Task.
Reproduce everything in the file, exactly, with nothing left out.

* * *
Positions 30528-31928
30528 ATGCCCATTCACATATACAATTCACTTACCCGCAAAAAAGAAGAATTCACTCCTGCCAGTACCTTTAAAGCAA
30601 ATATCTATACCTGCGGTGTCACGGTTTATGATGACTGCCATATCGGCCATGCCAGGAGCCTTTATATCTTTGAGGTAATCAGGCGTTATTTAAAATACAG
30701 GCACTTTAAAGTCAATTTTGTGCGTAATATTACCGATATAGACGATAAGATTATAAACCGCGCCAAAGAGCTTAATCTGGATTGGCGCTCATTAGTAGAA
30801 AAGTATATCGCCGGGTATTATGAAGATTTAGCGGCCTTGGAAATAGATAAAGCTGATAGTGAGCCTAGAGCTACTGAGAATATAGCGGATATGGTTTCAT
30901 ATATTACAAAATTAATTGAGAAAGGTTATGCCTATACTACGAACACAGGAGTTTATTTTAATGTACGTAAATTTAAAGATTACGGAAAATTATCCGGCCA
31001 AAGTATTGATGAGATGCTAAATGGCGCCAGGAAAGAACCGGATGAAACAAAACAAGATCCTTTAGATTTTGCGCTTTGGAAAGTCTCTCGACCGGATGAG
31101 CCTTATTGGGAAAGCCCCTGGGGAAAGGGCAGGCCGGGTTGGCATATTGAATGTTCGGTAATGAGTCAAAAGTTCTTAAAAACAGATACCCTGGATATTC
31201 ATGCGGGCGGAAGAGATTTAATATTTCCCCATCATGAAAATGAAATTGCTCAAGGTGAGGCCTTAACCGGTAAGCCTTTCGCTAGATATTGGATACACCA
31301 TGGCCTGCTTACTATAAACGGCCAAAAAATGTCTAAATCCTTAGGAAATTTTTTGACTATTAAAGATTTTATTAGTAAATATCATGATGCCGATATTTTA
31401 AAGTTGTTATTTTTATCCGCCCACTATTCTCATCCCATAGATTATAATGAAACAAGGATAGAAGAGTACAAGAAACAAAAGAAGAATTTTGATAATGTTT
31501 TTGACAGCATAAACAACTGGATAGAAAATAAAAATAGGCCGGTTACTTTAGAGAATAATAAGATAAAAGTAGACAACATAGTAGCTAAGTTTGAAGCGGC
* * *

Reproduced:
Positions 30528-31928
30528 ATGCCCATTCACATATACAATTCACTTACCCGCAAAAAAGAAGAATTCACTCCTGCCAGTACCTTTAAAGCAA
30601 ATATCTATACCTGCGGTGTCACGGTTTATGATGACTGCCATATCGGCCATGCCAGGAGCCTTTATATCTTTGAGGTAATCAGGCGTTATTTAAAATACAG
30701 GCACTTTAAAGTCAATTTTGTGCGTAATATTACCGATATAGACGATAAGATTATAAACCGCGCCAAAGAGCTTAATCTGGATTGGCGCTCATTAGTAGAA
30801 AAGTATATCGCCGGGTATTATGAAGATTTAGCGGCCTTGGAAATAGATAAAGCTGATAGTGAGCCTAGAGCTACTGAGAATATAGCGGATATGGTTTCAT
30901 ATATTACAAAATTAATTGAGAAAGGTTATGCCTATACTACGAACACAGGAGTTTATTTTAATGTACGTAAATTTAAAGATTACGGAAAATTATCCGGCCA
31001 AAGTATTGATGAGATGCTAAATGGCGCCAGGAAAGAACCGGATGAAACAAAACAAGATCCTTTAGATTTTGCGCTTTGGAAAGTCTCTCGACCGGATGAG
31101 CCTTATTGGGAAAGCCCCTGGGGAAAGGGCAGGCCGGGTTGGCATATTGAATGTTCGGTAATGAGTCAAAAGTTCTTAAAAACAGATACCCTGGATATTC
31201 ATGCGGGCGGAAGAGATTTAATATTTCCCCATCATGAAAATGAAATTGCTCAAGGTGAGGCCTTAACCGGTAAGCCTTTCGCTAGATATTGGATACACCA
31301 TGGCCTGCTTACTATAAACGGCCAAAAAATGTCTAAATCCTTAGGAAATTTTTTGACTATTAAAGATTTTATTAGTAAATATCATGATGCCGATATTTTA
31401 AAGTTGTTATTTTTATCCGCCCACTATTCTCATCCCATAGATTATAATGAAACAAGGATAGAAGAGTACAAGAAACAAAAGAAGAATTTTGATAATGTTT
31501 TTGACAGCATAAACAACTGGATAGAAAATAAAAATAGGCCGGTTACTTTAGAGAATAATAAGATAAAAGTAGACAACATAGTAGCTAAGTTTGAAGCGGC